The best way to deal with a rattlesnake is to get away from it. Rattlers only bite when threatened, so if you see one nearby but don’t threaten it, you’re likely to be safe—it should mosey along and you can safely go about your day. Of course, sometimes that’s not an option. Maybe you’ve got animals to take care of, or maybe you’re in an enclosed space. If you have to kill a rattlesnake, you can shoot it, if you’re a good shot—but snakes are small targets, so if you miss, you’re likely to spook it, which can make things dangerous. Perhaps the safest way to kill a snake is to sever the head—with an axe, a shovel, a garden hoe, or whatever else is sharp, long, and convenient.
But there’s a downside to severing the head of a rattlesnake, which Jeremy Sutcliffe learned the hard way recently: Just because a rattler’s head is severed doesn’t mean it can’t still bite you. Upon spotting a four-foot rattlesnake near Lake Corpus Christi, Sutcliffe severed its head with a shovel. Then, a few moments later, he bent down to get rid of it—only for the snake’s head to bite him.
The severed head released all of its venom into Sutcliffe, according to KIII, leaving him temporarily blinded, suffering from seizures, and bleeding internally. He was transported to a hospital via HALO-Flight helicopter in time to save his life, and he’s currently in stable condition and recovering. The venom from the severed snake’s head was more than most people tend to get in one bite, though—by a lot. The trauma surgeon who treated the man told KIII that, in a normal snakebite, a person might receive two to four doses of anti-venom; in Sutcliffe’s case, it took 26 rounds.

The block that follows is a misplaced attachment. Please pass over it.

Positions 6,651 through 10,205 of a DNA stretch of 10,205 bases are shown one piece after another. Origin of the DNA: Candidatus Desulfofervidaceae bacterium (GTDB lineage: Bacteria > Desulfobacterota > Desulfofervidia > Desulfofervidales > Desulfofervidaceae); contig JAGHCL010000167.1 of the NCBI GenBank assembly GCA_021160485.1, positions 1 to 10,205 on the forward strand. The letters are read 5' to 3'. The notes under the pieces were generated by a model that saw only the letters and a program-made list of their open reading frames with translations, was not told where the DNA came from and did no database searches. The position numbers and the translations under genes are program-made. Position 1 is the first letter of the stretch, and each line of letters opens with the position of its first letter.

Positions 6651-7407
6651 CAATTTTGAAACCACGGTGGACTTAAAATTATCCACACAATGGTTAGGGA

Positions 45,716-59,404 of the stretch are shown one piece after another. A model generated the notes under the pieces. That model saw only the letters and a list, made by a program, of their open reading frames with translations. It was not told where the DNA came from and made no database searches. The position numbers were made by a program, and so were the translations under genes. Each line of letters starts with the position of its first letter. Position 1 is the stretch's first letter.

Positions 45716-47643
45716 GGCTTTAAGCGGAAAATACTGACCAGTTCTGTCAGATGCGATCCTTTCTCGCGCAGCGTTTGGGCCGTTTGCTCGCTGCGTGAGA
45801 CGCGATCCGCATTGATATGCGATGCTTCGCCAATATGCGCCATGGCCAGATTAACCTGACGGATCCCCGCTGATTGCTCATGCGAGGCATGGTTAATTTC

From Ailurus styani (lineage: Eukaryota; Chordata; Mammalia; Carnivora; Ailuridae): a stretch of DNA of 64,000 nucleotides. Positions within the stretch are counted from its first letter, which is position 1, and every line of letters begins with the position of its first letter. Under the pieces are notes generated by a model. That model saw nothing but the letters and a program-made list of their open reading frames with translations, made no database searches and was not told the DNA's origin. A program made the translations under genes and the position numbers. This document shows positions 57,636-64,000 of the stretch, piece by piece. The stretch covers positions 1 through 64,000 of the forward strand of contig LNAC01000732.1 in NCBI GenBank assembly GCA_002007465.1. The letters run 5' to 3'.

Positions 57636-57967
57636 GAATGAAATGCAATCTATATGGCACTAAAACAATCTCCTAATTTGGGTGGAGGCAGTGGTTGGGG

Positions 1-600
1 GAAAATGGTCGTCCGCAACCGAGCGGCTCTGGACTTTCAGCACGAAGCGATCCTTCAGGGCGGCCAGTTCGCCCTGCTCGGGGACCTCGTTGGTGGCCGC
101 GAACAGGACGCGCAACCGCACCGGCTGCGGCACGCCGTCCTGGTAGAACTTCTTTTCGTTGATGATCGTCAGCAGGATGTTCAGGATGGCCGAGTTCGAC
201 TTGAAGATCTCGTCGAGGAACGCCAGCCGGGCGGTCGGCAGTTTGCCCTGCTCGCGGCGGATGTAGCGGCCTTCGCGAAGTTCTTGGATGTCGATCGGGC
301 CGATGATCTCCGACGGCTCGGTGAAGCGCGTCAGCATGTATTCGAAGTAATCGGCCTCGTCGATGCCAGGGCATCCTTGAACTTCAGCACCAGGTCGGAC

There are a fair number of rattlesnake bites in the U.S. each year, but few are fatal; in 2001 (the most recent available statistics), there were 7,000 venomous snake bites countrywide, but only one bite in Texas resulted in death. (The last deadly snake attack in Texas was likely the fabled Austin Cobra, an escaped pet that killed its owner in the owner’s apparent suicide in 2015; the snake was eventually captured by authorities.) Even if you’re bit by a venomous snake, in 499 out of every 500 attacks, you’re going to survive—half the time, it’s not even going to release any venom. In other words, Texas averages fewer than one snakebite-related death every year. That’s less likely than a Texan dying after being struck by lightning.
Snakes can pose more of a threat to pets and livestock, of course. (Read Sterry Butcher’s harrowing tale, “The Snakebite That Almost Killed My Cat,” from the May 2018 issue of Texas Monthly for one such example.) In those circumstances, in addition to striking the snake with a shovel—at which point one should always grind the head down with the heel of their boot (note: if you’re not wearing boots, don’t mess with a rattlesnake)—one option is the simple catch-and-release strategy, which will demonstrate both confidence and compassion to anyone who sees you do it.
In any case, we wish a speedy and full recovery to this rattlesnake’s victim—and in our own summertime adventures, we plan to stay far away from any snakes or pieces thereof.
This post has been updated since publication to identify victim Jeremy Sutcliffe.